AB - Objectives: Recent studies demonstrate autoantibodies are powerful tools to interrogate molecular events linking cancer and the development of autoimmunity in scleroderma. Investigating cancer risk in these biologically relevant subsets may provide an opportunity to develop personalised cancer screening guidelines. In this study, we examined cancer risk in distinct serologic and phenotypic scleroderma subsets and compared estimates with the general population. Methods: Patients in the Johns Hopkins Scleroderma Center observational cohort were studied. Overall and site-specific cancer incidence was calculated in distinct autoantibody and scleroderma phenotypic subsets, and compared with the Surveillance, Epidemiology and End Results registry, a representative sample of the US population. Results: 2383 patients with scleroderma contributing 37 686 person-years were studied. 205 patients (8.6%) had a diagnosis of cancer. Within 3 years of scleroderma onset, cancer risk was increased in patients with RNA polymerase III autoantibodies (antipol; standardised incidence ratio (SIR) 2.84, 95% CI 1.89 to 4.10) and those lacking centromere, topoisomerase-1 and pol antibodies (SIR 1.83, 95% CI 1.10 to 2.86). Among antipol-positive patients, cancer-specific risk may vary by scleroderma subtype; those with diffuse scleroderma had an increased breast cancer risk, whereas those with limited scleroderma had high lung cancer risk. In contrast, patients with anticentromere antibodies had a lower risk of cancer during follow-up (SIR 0.59, 95% CI 0.44 to 0.76). Conclusions: Autoantibody specificity and disease subtype are biologically meaningful filters that may inform cancer risk stratification in patients with scleroderma. Future research testing the value of targeted cancer screening strategies in patients with scleroderma is needed.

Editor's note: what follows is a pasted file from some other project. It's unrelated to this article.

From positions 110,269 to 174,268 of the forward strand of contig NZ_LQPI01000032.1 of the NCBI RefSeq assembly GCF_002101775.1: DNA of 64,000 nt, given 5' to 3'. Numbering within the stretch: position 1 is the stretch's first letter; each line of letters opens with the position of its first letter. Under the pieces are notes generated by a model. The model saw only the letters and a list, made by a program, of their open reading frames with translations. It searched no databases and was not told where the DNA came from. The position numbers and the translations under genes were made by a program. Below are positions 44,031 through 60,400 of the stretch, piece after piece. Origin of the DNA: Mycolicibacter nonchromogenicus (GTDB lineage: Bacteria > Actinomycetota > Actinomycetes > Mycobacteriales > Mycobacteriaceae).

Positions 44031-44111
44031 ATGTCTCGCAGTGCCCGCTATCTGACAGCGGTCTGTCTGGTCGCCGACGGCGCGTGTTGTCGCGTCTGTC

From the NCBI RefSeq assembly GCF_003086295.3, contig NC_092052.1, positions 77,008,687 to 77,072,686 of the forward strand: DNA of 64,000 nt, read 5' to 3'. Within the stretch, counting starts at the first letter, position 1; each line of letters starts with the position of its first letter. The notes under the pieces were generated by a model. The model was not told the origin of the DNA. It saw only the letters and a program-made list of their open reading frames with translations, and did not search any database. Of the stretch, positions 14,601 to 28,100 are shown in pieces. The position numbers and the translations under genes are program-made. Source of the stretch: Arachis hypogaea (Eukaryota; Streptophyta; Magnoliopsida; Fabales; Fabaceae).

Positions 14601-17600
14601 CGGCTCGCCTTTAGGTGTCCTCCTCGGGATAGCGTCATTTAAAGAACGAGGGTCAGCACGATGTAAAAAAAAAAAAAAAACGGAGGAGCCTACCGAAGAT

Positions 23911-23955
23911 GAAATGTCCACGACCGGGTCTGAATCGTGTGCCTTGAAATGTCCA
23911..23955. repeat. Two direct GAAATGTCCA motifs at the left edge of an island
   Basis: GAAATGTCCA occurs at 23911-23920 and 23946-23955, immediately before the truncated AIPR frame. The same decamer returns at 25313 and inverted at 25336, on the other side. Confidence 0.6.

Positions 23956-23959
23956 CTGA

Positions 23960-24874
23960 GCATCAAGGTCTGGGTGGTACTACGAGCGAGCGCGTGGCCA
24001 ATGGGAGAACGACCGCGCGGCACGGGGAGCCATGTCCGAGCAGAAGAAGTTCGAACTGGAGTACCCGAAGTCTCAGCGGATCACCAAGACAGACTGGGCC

KW - autoantibodies

KW - epidemiology

KW - systemic sclerosis

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U2 - 10.1136/annrheumdis-2018-212999

DO - 10.1136/annrheumdis-2018-212999

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JO - Annals of the Rheumatic Diseases

JF - Annals of the Rheumatic Diseases

SN - 0003-4967